Soetoro and Dunham met at the East-West Center while both were students at the University of Hawaii. Soetoro and Dunham married in Hawaii on 15 March 1965. Soetoro, a geographer, returned to Indonesia in 1966, to help map Western New Guinea for the Indonesian government, while Dunham and her son moved into her parents' house in Honolulu to complete her studies at the University of Hawaii; she earned a B.A. in anthropology in 1967. Her son attended kindergarten from 1966 to 1967 at Noelani Elementary School in Honolulu.


In 1967, Dunham and her six-year-old son moved to Jakarta to rejoin Soetoro. The reunited family initially lived in a new modest stucco and red tile house at 16 Kyai Haji Ramli Tengah Street in a newly built neighborhood in the Menteng Dalam administrative village of the Tebet subdistrict in South Jakarta for two and a half years, and owned a new Japanese motorcycle. From January 1968 to December 1969, Dunham taught English and was an assistant Director of the Lembaga Persahabatan Indonesia Amerika (LIA)–the Indonesia-America Friendship Institute–which was subsidized by U.S. government. Obama attended the Indonesian-language Santo Fransiskus Asisi (St. Francis of Assisi) Catholic School around the corner from their house for 1st, 2nd, and part of 3rd grade.


In mid-1970, between 3rd and 4th grades at the Besuki School, Obama spent the summer in Hawaii with his grandparents, Stanley and Madelyn Dunham, and interviewed for admission to the Punahou School in Honolulu. On 15 August 1970, Soetoro and Dunham had a daughter, Maya Kasandra Soetoro.


In mid-1971, Obama moved back to Hawaii to live with his grandparents and attend Punahou School starting in 5th grade. A year later, in August 1972, Dunham, with the help of her employer (LPPM), obtained an Asia Foundation grant to begin graduate study in anthropology at the University of Hawaii at Manoa. She and her daughter moved back to Hawaii where they rejoined Obama.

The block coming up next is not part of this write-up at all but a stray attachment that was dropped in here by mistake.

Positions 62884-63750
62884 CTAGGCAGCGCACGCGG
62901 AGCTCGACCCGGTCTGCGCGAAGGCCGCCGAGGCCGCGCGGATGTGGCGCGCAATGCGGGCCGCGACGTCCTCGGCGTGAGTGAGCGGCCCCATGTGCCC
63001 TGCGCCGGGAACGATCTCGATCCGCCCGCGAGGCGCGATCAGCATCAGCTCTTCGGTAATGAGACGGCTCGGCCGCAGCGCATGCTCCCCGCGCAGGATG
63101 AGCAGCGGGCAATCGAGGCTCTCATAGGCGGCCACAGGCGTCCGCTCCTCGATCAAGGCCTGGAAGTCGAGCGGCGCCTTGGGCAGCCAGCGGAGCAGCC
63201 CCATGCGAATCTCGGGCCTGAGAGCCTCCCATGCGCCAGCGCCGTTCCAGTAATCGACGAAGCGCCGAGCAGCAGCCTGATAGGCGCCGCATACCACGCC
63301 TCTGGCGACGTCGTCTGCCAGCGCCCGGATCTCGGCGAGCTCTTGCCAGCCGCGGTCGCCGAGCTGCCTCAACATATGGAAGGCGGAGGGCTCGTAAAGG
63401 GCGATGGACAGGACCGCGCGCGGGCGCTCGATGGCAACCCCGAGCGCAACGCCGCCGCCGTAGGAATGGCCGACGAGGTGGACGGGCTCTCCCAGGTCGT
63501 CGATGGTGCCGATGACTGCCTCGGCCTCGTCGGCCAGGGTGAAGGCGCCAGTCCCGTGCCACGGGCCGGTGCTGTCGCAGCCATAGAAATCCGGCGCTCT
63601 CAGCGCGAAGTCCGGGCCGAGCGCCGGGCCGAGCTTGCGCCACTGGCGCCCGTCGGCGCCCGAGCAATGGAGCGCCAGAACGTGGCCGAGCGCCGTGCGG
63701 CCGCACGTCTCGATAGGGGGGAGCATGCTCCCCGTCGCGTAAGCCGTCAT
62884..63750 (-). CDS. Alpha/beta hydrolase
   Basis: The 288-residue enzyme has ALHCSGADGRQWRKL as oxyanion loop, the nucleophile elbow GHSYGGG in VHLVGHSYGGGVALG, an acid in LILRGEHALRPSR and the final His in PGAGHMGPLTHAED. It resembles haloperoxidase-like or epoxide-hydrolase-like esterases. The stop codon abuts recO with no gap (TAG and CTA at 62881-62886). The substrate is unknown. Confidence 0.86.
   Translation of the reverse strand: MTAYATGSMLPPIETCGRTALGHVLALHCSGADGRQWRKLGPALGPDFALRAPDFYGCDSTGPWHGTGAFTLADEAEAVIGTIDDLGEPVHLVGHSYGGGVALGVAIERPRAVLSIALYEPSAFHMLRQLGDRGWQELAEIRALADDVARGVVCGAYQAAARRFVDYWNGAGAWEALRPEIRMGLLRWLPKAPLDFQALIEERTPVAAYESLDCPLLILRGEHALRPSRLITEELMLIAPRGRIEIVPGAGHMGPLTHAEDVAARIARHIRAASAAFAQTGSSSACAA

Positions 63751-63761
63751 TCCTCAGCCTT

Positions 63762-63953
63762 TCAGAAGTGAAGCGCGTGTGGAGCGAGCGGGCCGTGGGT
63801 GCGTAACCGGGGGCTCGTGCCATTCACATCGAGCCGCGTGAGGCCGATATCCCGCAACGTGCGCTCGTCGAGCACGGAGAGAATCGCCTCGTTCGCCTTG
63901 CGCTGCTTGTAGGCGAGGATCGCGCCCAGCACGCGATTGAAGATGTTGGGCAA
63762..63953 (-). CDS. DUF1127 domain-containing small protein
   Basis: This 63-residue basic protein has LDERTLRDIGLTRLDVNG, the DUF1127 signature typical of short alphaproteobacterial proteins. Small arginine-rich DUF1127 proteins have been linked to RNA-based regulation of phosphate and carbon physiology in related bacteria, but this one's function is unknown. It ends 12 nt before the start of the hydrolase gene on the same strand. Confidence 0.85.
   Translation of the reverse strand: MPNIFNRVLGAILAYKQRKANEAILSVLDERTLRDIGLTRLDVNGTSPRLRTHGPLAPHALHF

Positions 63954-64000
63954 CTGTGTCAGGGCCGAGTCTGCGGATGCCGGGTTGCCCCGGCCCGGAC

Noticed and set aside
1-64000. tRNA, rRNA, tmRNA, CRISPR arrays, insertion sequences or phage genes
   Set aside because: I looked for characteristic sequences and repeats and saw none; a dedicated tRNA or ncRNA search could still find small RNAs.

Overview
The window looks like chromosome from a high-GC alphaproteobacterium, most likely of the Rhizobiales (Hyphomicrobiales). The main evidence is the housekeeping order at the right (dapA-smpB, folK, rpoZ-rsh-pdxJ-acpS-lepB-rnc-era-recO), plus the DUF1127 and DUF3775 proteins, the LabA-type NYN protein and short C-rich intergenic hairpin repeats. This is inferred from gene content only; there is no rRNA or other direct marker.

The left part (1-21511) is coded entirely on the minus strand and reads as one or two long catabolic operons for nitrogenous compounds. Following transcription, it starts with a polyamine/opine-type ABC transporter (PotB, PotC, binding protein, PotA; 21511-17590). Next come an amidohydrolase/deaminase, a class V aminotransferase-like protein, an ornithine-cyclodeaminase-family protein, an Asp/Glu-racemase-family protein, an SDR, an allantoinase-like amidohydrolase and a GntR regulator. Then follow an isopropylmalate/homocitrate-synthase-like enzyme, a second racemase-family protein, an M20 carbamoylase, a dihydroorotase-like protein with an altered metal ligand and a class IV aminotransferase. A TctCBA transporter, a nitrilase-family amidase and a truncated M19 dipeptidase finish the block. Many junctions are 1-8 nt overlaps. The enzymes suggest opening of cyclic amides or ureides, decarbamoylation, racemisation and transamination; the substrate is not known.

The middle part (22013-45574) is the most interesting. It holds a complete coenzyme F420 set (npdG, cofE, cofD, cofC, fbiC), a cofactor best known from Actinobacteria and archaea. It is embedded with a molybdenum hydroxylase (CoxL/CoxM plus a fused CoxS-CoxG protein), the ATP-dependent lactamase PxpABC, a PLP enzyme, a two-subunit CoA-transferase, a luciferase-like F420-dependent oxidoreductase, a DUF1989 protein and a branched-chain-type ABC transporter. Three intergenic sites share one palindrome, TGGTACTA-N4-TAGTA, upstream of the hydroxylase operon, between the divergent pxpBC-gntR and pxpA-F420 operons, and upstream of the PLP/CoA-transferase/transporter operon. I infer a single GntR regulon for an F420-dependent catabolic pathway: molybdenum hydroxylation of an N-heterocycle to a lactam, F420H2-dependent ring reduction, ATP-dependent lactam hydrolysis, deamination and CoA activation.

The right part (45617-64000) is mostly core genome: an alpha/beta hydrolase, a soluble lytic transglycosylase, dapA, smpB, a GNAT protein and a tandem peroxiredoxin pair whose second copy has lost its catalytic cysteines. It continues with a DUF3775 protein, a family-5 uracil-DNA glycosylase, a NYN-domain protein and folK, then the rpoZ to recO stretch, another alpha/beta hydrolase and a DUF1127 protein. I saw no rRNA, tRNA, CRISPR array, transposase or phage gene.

Dunham completed her coursework at the University of Hawaii for a M.A. in anthropology in December 1974, and after three years in Hawaii, returned with her daughter to Jakarta in 1975 to complete her contract with LPPM and do anthropological field work. Obama chose to stay with his grandparents in Hawaii to continue attending Punahou School for high school. In 1976, Dunham and her daughter moved to Yogyakarta, living for half a year with Soetoro's 76-year-old mother.


Soetoro married Erna Kustina in 1980 and had two children, a son, Yusuf Aji Soetoro (born 1981), and daughter, Rahayu Nurmaida Soetoro (born 1987).


Soetoro died, age 52, on 2 March 1987, of liver failure, and was buried in Tanah Kusir Cemetery, South Jakarta.


In his 1995 memoir Dreams from My Father, Obama described Soetoro as well-mannered, even-tempered, and easy with people; he wrote of the struggles he felt Soetoro had to deal with after his return to Indonesia from Hawaii. He described his stepfather as following "a brand of Islam that could make room for the remnants of more ancient, classical, and Dharmic philosophies such as that of the Hindu." In a 2007 article, Chicago Tribune foreign correspondent Kim Barker reported that Soetoro "was much more of a free spirit than a devout Muslim, according to former friends and neighbors."